Three personal consequences of society’s addiction to female victimhood | HBR Talk 207


Remember that twitter conversation I talked about a couple of weeks ago when we were looking at the end of that dating advice article from the gold-digger forum?

Oh. My. Giddy. Aunt. Sally.

If you want to see just how off the rails an unstable woman can get, tell her that her right to control her own body comes with a responsibility to control her own body, and then stand your ground in the face of every anti-accountability argument she makes.

The resulting display of high-effort hypoagency will be very entertaining. There will be weeping, and gnashing of teeth… logical contortion and other mental gymnastics that would put even all-time-record-setting oppression olympians to shame, tag-team damseling, psychotic breakdancing, all ending in a spectacular pyrotechnic tantrum.

But it’s just an argument on social media, right? How could something like this even be worth talking about when there are real issues, current events to cover, disadvantages to talk about, and powerful politicians to criticize? Should we really be focusing on this when new anti-male law and policy is being created?

Yes. We absolutely have to, in fact. 

This isn’t just a few women on social media. This conversation revealed a prevailing social attitude, one that is foundational to our society’s readiness to discriminate against men and boys for the purported benefit of women and girls. 

Of course, I’m talking about the accountability gap, an immeasurable gap in societal expectations for personal accountability regarding one’s own welfare, one’s chosen responsibilities, and the consequences of one’s personal choices, depending on the sex of the individual. I’ve had a lot to say about that, most of which can be summed up by comparing the phenomenon to western society having metaphorically cut women’s legs off, strapped their legless bodies to men’s backs, expected that to result in equal outcomes between the sexes, and accused men of oppressing women whenever it doesn’t. However, this isn’t just about that gap. It’s about how gynocentric responses to social issues prop that gap wide open.

When confronted with evidence of its existence, gynocentric women display a deep, almost innate sense of entitlement to maintain it. They don’t even necessarily have to be feminists, as gynocentrism also underpins the way gender-roles are defined within traditional, conservative religious values. In fact, it underpins the entire relationship between men and women throughout recorded history, regardless of feminism’s belief in systemic misogyny and oppression.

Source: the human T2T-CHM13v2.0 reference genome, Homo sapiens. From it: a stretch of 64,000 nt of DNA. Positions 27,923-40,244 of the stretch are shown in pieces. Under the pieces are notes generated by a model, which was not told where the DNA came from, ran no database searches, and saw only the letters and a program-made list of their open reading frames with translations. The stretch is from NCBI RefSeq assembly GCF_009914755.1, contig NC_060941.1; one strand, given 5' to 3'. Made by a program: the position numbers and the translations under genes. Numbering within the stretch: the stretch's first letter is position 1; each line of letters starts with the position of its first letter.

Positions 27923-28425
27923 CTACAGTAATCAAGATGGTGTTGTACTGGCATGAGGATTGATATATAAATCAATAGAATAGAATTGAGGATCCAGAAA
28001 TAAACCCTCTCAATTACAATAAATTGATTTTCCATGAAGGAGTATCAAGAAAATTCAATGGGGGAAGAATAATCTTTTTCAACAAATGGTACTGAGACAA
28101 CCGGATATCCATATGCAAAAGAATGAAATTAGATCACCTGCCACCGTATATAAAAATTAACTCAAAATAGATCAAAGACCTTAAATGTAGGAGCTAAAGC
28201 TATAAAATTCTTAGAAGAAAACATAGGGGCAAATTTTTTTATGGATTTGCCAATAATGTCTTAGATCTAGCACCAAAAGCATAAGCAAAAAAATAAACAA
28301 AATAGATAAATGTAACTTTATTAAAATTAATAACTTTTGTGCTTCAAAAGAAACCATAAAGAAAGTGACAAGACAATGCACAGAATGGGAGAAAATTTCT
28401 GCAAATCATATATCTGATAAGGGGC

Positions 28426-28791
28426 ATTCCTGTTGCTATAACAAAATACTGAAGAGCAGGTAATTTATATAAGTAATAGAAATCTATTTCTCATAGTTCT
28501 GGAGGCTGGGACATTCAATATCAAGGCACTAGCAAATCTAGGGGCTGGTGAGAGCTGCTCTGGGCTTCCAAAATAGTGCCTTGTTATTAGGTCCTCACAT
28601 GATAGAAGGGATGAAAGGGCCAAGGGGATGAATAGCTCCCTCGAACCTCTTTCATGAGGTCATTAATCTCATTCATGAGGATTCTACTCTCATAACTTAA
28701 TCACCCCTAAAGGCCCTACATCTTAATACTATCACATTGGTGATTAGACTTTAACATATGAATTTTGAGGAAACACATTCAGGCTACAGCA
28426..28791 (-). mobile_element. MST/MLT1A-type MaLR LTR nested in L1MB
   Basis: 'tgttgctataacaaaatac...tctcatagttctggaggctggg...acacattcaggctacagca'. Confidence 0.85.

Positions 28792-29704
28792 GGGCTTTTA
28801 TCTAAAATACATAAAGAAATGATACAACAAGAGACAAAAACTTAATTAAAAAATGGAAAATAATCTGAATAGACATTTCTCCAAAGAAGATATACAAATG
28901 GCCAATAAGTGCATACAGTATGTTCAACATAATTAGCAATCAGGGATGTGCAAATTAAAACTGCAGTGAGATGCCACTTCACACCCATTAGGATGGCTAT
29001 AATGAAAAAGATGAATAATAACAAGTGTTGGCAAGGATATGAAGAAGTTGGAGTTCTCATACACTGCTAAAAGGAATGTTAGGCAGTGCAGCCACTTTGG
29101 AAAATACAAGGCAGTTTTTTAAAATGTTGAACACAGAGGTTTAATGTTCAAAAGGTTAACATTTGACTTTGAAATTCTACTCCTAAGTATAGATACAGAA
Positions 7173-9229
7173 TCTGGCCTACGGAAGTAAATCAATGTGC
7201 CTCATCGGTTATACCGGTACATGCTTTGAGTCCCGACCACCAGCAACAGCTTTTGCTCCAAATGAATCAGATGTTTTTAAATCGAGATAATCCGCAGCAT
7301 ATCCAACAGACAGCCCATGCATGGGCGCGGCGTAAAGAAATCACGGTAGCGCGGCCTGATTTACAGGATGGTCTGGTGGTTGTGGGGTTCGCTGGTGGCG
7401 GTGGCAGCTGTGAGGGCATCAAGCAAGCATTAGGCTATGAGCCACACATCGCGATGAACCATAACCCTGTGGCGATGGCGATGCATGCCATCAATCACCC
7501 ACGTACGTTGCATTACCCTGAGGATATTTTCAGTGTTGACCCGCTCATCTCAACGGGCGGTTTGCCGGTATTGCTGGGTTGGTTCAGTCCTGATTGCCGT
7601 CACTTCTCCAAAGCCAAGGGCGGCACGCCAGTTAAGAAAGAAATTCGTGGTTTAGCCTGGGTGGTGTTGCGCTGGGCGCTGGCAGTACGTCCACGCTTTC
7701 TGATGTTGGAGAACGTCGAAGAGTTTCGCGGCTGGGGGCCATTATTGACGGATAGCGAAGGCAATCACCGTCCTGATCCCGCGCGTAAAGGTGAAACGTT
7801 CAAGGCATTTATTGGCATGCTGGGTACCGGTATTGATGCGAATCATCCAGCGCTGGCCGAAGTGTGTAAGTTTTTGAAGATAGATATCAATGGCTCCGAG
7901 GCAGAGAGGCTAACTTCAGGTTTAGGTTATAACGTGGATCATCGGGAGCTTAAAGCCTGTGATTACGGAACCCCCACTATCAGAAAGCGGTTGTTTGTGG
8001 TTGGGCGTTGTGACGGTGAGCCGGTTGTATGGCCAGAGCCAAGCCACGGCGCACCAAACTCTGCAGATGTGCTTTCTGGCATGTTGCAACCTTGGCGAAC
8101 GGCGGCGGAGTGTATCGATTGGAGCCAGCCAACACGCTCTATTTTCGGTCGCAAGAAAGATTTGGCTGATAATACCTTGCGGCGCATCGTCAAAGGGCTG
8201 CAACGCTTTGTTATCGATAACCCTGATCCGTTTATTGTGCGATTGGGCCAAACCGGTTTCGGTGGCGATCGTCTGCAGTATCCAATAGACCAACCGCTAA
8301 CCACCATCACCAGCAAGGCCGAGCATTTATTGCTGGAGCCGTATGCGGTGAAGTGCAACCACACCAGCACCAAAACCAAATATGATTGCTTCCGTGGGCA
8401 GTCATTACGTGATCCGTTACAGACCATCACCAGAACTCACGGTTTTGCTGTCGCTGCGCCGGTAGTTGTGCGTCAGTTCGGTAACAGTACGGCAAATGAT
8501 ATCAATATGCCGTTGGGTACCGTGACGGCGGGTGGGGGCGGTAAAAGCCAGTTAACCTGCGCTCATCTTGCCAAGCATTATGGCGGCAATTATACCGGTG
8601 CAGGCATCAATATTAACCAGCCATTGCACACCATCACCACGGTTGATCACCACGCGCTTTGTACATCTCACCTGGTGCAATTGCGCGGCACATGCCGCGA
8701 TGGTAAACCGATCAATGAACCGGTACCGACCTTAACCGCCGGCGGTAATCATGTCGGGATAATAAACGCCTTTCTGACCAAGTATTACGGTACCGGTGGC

To protect their precious double standard, these women will abandon their personal agency, recoiling from it in visceral horror when confronted with any evidence of female power, and then begin taking steps to eliminate the threat to their status as unquestionably immaculate, virtuous, magisterial beings. They will sound the alarm, rally their gynocentric grassroots, and strive to drown out any advocacy for a gender-equal standard of accountability. They will appeal to authorities to silence any discussion of disapproved ideas, striving even to quash majority views using application of policy as a substitute for logic and reason. This is where efforts to make anti-male discrimination into law and policy, and opposition to any reform effort aimed at bringing about gender-neutrality in our systems, gather their steam. If we want to appeal to legislators and policy makers in regard to issues pertaining to men and boys, this social phenomenon is one of our major obstacles.  

To overcome it, we have to be able to dismantle it, and to figure out how to do that, we have to examine it. A physician cannot know what medicine to prescribe unless he first correctly diagnoses the disease.

If feminism is cancer, this underlying gynocentric addiction to the accountability gap is the virus that feeds it. In fact, you could say it’s the most damaging social disease humanity has ever faced.

This week, HBR Talk will unmask gynocentric female hypoagency addiction, a fundamental social underpinning of our society’s gender gap in personal accountability, through examination of its manifestation in a large, heated social media brawl. The discussion streams on multiple platforms. You can tune in to the youtube livestream on Thursday at 7:30PM EST, or find other listening options on

Opening Monologue transcript

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Hannah Wallen
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About the author

Hannah Wallen

Hannah has witnessed women's use of criminal and family courts to abuse men in five different counties, and began writing after she saw one man's ordeal drag on for seven years, continuing even when authorities had substantial evidence that the accuser was gaming the system. She is the author of Breaking the Glasses, written from an anti-feminist perspective, with a focus on men's rights and sometimes social issues. Breaking the Glasses refers to breaking down the "ism" filters through which people view the world, replacing thought in terms of political rhetoric with an exploration of the human condition and human interactions without regard to dogmatic belief systems. She has a youtube channel (also called Breaking the Glasses), and has also written for A Voice For Men and Genderratic. Hannah's work can be supported at

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